To provide the learner with a firm intuition regarding limits of sequences and limits of functions
To see several examples in which we reason with limits
This packet introduces limits of functions and limits of sequences, a fundamental concept in mathematical analysis.
This packet requires very little background. You should be familiar with functions and should be able to visualize some graphs of functions, but that's really about it.
The intuition behind the concept of a limit is this: as you move along a smooth line toward some point, you can keep getting closer and closer to the point, forever, without ever actually reaching it. Why? Because between any two points on the line, there are infinitely many points. Between 0 and 1, for example, are an infinity of intervening values. This notion, the notion of the continuum, is fundamental to understanding limits.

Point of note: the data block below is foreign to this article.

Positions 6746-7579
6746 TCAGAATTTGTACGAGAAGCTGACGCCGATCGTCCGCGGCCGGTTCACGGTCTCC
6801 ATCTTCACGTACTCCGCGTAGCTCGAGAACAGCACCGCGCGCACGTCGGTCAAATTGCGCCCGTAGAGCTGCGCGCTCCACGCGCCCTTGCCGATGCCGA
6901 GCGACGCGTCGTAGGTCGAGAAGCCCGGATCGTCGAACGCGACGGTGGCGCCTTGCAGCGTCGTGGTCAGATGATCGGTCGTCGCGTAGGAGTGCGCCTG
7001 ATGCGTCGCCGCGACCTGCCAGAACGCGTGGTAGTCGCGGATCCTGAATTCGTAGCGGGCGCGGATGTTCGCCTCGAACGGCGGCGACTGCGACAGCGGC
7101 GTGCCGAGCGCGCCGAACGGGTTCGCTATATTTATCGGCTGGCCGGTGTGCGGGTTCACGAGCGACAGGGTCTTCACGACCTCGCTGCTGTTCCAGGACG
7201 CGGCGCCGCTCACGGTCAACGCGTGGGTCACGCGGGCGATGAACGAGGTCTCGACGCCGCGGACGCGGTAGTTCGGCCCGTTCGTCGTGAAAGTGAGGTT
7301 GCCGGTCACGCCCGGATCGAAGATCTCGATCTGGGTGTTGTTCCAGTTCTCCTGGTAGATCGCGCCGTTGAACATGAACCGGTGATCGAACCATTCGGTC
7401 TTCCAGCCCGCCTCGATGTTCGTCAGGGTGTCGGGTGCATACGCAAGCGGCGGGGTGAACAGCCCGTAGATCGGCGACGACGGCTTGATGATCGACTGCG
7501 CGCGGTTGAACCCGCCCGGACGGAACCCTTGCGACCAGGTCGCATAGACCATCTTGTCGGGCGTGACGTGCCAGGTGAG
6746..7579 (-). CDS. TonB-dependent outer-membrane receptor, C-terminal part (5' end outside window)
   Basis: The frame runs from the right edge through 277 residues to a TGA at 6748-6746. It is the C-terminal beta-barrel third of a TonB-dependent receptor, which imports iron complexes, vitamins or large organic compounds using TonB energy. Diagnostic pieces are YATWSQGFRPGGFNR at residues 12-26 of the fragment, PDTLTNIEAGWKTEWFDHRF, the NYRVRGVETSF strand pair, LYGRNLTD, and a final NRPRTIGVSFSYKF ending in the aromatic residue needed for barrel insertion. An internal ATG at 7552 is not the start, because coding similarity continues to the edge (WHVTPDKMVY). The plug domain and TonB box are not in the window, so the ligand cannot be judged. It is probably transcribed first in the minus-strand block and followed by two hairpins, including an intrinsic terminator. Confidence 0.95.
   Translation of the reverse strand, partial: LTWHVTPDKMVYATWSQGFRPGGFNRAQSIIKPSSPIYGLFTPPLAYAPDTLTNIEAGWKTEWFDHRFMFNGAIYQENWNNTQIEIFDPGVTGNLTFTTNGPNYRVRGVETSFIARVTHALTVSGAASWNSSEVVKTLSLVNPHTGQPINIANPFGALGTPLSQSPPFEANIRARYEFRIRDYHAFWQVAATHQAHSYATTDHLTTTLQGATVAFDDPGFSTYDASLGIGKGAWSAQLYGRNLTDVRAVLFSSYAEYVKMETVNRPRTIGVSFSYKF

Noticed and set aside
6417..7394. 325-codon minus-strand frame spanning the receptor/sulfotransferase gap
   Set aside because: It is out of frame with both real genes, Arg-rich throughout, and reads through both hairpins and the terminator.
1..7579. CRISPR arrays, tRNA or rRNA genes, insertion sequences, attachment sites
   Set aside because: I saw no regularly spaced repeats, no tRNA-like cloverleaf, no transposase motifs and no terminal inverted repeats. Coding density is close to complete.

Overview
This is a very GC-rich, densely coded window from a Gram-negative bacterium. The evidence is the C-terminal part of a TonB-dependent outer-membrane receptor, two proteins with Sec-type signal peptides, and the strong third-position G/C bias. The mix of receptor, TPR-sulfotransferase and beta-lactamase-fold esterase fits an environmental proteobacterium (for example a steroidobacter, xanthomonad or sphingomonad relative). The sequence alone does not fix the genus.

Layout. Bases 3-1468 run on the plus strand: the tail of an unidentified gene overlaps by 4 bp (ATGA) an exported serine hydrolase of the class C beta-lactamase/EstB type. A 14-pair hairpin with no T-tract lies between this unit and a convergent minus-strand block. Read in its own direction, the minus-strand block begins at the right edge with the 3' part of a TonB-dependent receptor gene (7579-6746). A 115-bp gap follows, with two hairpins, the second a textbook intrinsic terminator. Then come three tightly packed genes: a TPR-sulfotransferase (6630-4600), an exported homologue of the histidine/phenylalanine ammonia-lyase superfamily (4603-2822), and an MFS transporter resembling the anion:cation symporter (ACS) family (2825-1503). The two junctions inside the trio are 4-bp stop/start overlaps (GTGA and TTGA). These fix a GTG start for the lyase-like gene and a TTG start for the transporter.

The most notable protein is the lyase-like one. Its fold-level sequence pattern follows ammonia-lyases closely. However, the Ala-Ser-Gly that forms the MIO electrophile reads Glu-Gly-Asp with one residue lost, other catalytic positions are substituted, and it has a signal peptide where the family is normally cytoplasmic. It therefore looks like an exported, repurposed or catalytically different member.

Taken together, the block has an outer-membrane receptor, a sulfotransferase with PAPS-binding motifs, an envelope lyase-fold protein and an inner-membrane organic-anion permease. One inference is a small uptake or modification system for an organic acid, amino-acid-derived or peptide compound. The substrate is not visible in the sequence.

A limit is a bit like the paradox of running a foot race. Suppose I am running a foot race from A to B. Before I can get to B, I have to travel 1/2 of the distance, to a midpoint C. Upon reaching C, I have to travel half the distance from C to B, to some midpoint D. But in this case, once I reach D, I must travel half the remaining distance to a new point E. And this continues, forever, so that before I get to the destination, I must go half way there first - but I can keep going 1/2 the way for ever - therefore I can never finish the footrace. This is just like the idea of a limit - I get closer and closer to the destination B, and even though I never get there, after a while I'm so close that nobody can tell the difference anyway.
And with that in mind, we proceed to learn about limits.
This video initiates a discussion of limits using sequences, and continues on to consider limits of funcitons.
This video gives several examples of reasoning with function limits.